Law > Legal History

   
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A Colonial Affair
Commerce, Conversion, and Scandal in French India
Danna Agmon



The Judges of the Second Circuit
U.S. Court of Appeals for the Second Circuit



Amne Adverso
Roman Legal Heritage in European Culture
Laurent Waelkens
Laurent Waelkens provides an introduction to the history of Roman law and its institutions, as they developed from antiquity until the nineteenth century.



Hear My Sad Story
The True Tales That Inspired "Stagolee," "John Henry," and Other Traditional American Folk Songs
Richard Polenberg
In Hear My Sad Story, Richard Polenberg describes the historical events that led to the writing of many famous American folk songs that served as touchstones for generations of American musicians, lyricists, and folklorists.



Honor, Vengeance, and Social Trouble
Pardon Letters in the Burgundian Low Countries
Peter Arnade, Walter Prevenier
An example of microhistory at its best, this book offers a new perspective on the socal history of medieval and early modern Europe and on historiography more broadly.



Ties that Bind
Cultural Identity, Class, and Law in Vietnam's Labor Resistance
Tran Ngoc Angie
This book explores Vietnamese labor history from the French colonial period to the contemporary era, tracing a vibrant tradition of workers' resistance to oppressive conditions.



Desperate Magic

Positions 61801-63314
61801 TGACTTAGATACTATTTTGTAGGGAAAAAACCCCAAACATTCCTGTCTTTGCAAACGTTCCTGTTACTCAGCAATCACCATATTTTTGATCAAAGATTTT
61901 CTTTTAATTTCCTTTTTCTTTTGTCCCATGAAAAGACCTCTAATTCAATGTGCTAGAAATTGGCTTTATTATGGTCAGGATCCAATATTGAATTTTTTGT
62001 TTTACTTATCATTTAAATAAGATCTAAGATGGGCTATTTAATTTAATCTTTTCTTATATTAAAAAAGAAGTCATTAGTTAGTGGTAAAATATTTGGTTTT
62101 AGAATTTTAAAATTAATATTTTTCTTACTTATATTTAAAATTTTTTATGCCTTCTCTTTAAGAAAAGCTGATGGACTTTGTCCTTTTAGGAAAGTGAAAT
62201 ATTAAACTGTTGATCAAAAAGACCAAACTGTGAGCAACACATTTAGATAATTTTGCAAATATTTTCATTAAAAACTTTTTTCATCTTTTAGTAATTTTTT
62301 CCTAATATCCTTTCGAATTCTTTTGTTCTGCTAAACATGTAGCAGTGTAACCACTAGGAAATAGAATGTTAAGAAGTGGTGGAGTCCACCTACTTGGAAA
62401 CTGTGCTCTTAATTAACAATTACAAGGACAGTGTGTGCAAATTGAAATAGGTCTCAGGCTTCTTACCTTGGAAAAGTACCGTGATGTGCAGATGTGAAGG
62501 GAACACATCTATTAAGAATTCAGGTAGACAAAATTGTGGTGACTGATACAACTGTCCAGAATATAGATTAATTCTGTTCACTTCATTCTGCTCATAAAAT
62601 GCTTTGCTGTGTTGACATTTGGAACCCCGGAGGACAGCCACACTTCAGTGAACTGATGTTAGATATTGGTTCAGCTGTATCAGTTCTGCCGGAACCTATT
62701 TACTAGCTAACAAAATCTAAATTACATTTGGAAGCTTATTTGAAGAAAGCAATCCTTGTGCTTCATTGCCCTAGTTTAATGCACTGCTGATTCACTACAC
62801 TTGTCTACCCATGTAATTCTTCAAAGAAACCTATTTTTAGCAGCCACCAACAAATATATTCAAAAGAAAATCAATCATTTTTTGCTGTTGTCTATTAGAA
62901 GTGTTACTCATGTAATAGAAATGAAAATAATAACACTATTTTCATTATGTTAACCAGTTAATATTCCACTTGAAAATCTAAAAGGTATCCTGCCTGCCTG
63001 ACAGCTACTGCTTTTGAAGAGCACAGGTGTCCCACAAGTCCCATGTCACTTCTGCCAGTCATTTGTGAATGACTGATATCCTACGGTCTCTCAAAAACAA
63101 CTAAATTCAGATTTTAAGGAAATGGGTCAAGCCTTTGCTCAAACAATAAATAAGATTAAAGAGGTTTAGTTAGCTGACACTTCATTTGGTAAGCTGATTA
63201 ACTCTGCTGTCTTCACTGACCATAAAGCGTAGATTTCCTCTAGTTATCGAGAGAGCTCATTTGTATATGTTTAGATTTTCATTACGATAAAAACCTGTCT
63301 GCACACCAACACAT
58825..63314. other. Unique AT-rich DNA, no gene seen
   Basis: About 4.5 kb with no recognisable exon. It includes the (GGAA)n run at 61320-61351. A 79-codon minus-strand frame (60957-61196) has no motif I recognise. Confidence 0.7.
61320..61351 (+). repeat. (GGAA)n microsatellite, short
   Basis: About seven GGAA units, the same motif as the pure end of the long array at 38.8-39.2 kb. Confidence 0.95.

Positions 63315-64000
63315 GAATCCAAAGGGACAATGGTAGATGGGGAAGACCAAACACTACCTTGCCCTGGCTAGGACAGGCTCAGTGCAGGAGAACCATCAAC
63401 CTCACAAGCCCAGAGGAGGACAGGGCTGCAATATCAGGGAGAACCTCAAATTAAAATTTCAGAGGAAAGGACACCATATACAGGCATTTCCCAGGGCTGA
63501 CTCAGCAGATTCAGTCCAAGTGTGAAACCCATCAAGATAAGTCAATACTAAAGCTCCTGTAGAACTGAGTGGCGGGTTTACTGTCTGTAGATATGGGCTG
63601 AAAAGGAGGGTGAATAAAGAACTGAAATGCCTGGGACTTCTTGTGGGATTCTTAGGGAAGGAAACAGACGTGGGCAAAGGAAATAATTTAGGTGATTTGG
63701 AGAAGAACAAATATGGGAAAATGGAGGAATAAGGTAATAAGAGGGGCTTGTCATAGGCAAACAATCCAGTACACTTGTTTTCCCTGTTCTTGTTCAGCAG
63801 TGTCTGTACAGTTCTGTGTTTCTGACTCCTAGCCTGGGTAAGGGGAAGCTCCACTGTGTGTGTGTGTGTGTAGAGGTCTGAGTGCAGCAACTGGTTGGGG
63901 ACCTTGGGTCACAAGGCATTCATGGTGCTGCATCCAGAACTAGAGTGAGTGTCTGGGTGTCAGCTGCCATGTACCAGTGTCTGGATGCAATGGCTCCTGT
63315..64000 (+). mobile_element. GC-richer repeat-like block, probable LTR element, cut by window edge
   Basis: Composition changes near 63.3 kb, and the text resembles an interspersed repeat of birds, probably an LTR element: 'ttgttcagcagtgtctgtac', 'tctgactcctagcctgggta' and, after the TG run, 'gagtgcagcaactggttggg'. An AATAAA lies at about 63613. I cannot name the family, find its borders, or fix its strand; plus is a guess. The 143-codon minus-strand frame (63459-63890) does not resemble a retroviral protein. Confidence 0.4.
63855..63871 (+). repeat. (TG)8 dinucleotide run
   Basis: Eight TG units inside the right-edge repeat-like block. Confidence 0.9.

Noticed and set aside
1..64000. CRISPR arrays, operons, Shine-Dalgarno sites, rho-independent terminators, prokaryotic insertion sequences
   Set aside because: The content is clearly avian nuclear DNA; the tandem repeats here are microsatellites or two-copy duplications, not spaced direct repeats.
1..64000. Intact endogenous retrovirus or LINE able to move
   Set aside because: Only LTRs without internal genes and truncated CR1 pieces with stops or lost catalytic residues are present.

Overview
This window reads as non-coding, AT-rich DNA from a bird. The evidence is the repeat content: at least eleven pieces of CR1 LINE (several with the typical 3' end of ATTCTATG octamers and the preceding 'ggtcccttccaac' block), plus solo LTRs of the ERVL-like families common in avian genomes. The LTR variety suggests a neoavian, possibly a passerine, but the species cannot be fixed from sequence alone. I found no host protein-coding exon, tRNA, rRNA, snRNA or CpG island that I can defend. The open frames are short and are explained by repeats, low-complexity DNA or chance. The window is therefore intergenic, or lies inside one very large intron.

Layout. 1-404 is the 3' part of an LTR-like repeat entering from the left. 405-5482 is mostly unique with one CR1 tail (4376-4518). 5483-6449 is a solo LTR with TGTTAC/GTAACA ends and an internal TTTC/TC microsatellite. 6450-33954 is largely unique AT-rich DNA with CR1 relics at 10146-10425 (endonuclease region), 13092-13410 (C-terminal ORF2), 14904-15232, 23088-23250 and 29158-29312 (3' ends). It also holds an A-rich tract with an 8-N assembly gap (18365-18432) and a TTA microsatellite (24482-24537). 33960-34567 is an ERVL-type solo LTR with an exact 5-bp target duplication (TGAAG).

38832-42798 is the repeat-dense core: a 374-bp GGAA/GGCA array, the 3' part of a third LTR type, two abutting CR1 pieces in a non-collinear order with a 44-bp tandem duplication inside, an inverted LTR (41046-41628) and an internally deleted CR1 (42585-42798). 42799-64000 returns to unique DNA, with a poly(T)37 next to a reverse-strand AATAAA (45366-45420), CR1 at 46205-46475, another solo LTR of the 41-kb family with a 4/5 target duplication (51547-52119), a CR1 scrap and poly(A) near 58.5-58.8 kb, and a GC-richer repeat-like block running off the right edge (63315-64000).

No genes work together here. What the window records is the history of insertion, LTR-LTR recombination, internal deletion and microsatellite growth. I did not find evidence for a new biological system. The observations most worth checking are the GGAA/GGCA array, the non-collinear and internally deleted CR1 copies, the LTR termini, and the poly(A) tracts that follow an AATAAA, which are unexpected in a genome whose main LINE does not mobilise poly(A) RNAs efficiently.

The Moral Economy of Witchcraft in Seventeenth-Century Russia
Valerie Kivelson
Kivelson places Russian witchcraft trials of the seventeenth century in the legal, social, and religious context of early modern Russia—and in comparison with witch hunts of Western Europe and elsewhere.



Murder Most Russian
True Crime and Punishment in Late Imperial Russia
Louise McReynolds
Looking to the trials of infamous murderers in late imperial Russia to reveal its cultural values, social norms, and political expectations.



The Politics of Voter Suppression
Defending and Expanding Americans' Right to Vote
Tova Andrea Wang
Tova Wang explains how, across the twentieth century, the issue of access to the ballot was transformed from a largely practical matter of electoral advantage into an ideological difference between the Democrat and Republican Parties.



The Criminalization of Abortion in the West
Its Origins in Medieval Law
Wolfgang P. Müller
Wolfgang P. Müller tells the story of how abortion came to be criminalized in the West. As he shows, criminalization as a distinct phenomenon and abortion as a self-standing criminal category developed in tandem with each other.



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